2024 Thematic Report to the 79th Session of the UN General Assembly

Presented by Olimpia Guidi and Sarah Kuipers

Human rights organisations and NGOs play a crucial role in monitoring the impact of sanctions on human rights and providing support to affected parties. 12

In addressing the impact of sanctions on rights, Russia has recourse to various international mechanisms. These include the United Nations (UN), which it can engage through the UN Security Council, leveraging its position as a permanent member to voice concerns and negotiate resolutions. 15 Additionally, as a member of the World Trade Organization (WTO), Russia can challenge trade-related sanctions that contravene WTO agreements through dispute settlement mechanisms. 16

Furthermore, Russia’s membership in the Council of Europe subjects it to the jurisdiction of the European Court of Human Rights (ECHR). 17 Individuals or entities affected by sanctions can bring cases before the ECHR alleging violations of human rights protected under the European Convention on Human Rights. 18 Moreover, Russia could potentially utilise the International Court of Justice (ICJ) to challenge sanctions it believes violate international law or treaties. 19

However, ICJ jurisdiction requires the consent of all parties involved, posing limitations on its effectiveness. 20

Despite these avenues, the effectiveness of international mechanisms in safeguarding rights impacted by sanctions is subject to various limitations. Political considerations often hinder progress, with powerful actors reluctant to challenge one another’s actions. 21 Legal processes within these international bodies are typically time-consuming, offering delayed relief. 22 Enforcement of decisions and compliance by sanction-imposing countries can also be challenging. Furthermore, the scope of these mechanisms may not fully address the extraterritorial application of sanctions or their broader economic ramifications.

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12 Goncharenko, G., & Khadaroo, I. (2020). Disciplining human rights organisations through an accounting regulation: A case of the ‘foreign agents’ law in Russia. Critical Perspectives on Accounting, 72, 102129. Available at:https://www.sciencedirect.com/science/article/abs/pii/S104523541930108X

15 Gifkins, J. (2021). Beyond the veto: Roles in UN Security Council decision-making. Global Governance: A Review of Multilateralism and International Organizations, 27(1), 1-24.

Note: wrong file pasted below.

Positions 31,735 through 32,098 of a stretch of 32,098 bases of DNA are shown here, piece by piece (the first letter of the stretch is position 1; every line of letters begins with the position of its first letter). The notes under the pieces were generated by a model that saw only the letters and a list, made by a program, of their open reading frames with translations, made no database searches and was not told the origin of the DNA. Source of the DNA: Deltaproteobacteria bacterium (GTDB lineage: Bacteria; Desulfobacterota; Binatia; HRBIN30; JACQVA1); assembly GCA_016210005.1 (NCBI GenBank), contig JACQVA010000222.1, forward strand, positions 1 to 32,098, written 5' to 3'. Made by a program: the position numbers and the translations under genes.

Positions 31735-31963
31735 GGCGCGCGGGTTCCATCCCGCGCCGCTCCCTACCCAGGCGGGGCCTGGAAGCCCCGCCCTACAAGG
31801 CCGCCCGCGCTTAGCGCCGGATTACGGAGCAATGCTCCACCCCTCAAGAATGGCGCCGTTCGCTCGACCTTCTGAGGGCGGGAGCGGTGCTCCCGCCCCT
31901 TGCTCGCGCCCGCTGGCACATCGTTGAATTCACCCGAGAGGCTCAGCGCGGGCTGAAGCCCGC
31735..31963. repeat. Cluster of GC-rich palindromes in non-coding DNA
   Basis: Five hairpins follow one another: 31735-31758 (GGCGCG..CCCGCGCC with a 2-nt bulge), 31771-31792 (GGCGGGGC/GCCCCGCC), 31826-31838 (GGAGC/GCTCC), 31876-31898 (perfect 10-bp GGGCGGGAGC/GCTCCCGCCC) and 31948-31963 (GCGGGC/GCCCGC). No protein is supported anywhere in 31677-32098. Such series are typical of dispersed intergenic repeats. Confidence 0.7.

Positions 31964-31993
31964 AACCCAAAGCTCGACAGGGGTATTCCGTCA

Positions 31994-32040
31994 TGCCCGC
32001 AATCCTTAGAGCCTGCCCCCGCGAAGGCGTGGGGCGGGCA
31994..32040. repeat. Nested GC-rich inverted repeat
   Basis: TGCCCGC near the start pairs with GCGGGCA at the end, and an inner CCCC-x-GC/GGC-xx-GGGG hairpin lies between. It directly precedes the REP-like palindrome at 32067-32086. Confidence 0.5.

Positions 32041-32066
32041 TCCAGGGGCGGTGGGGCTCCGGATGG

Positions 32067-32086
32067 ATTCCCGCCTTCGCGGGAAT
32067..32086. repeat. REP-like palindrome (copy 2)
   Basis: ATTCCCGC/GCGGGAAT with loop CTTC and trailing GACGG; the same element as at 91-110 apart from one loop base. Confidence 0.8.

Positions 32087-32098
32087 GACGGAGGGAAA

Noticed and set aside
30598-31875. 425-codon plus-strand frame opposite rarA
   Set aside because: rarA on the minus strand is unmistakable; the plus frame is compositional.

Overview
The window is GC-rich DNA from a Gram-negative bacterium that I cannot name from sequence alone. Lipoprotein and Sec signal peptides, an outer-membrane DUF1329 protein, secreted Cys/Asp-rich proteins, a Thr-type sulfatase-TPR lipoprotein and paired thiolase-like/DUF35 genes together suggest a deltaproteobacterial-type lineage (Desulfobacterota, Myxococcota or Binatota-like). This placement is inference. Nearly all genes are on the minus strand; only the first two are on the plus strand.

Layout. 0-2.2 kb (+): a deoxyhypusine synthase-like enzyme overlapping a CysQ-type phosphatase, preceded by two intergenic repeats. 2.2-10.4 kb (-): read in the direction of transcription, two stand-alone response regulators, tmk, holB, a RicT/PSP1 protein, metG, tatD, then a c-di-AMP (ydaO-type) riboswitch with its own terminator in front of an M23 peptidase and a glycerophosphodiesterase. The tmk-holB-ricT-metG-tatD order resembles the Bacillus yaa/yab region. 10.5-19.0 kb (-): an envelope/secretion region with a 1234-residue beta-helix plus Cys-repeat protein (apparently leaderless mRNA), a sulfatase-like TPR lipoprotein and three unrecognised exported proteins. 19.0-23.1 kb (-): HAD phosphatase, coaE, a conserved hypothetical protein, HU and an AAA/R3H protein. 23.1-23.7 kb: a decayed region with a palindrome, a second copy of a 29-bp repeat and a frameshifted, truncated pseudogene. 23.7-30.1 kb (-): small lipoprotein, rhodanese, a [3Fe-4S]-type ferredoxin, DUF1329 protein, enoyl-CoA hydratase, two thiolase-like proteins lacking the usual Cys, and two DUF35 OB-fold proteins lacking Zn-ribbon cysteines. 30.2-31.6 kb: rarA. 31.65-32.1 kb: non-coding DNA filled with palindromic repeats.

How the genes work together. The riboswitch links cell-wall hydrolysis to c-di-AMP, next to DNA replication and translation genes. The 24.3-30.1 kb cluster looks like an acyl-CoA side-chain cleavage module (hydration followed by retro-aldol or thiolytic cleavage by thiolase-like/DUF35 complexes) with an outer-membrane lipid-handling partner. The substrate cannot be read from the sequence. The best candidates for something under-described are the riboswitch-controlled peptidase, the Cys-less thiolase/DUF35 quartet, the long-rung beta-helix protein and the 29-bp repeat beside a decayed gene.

16 Gantvarg, I. (2023). Categorisation and Legality of Trade Sanctions Imposed on Russia: Examining Compatibility with WTO and UN Legislation.
17 Nelaeva, G. A., Khabarova, E. A., & Sidorova, N. V. (2020). Russia’s Relations with the European Court of Human Rights in the Aftermath of the Markin Decision: Debating the “Backlash”. Human Rights Review, 21, 93-112
18 Ibid.
19 Sarkin, J. J., & Sarkin, E. (2022). Reforming the International Court of Justice to Deal with State Responsibility for Conflict and Human Rights Violations. International Human Rights Law Review, 11(1), 1-35. Available at:https://brill.com/view/journals/hrlr/11/1/article-p1_001.xml
20 Wulandari, R. (2022). Jurisdiction Issues of the International Court and the effectiveness of ICJ’s Decision in the Russia-Ukraine Dispute Resolution. Nurani: Jurnal Kajian Syari’ah dan Masyarakat, 22(2), 343-350.
21 Frye, T. (2022). Weak Strongman: The Limits of Power in Putin’s Russia. Princeton University Press.
22 Ibid.

Towards Global Justice: Advocating for a Moratorium on the Death Penalty

Presented by Sarah Kuipers, María Núnez Fontán and Ariel Ozdemir

In 2020, 37 states voted against at the UNGA res 75/183 on the use of the death penalty, one of which was North Korea (DPRK). i However, the DPRK has not yet abolished the death penalty and therefore remains a retentionist state. Due to its political nature and isolationist policies, the subsequent lack of access to the DPRK continues to prove a barrier to data collection on the implementation of the resolution and the abolition of the death penalty for NGOs and international bodies alike. However, eyewitness accounts of North Korean defectors provide vital information into the inner workings of the DPRK and the ongoing use of the death penalty. This report will outline relevant updates on the situation in the DPRK regarding the use of the death penalty, the implementation of resolution 75/183, and the impacts on human rights in the country.

According to some NGOs, there are not many reliable sources from the DPRK, which would provide transparent data on the death penalty. As mentioned by Amnesty International, the issue lies within the dependent media sources and lack of transparency in verification. v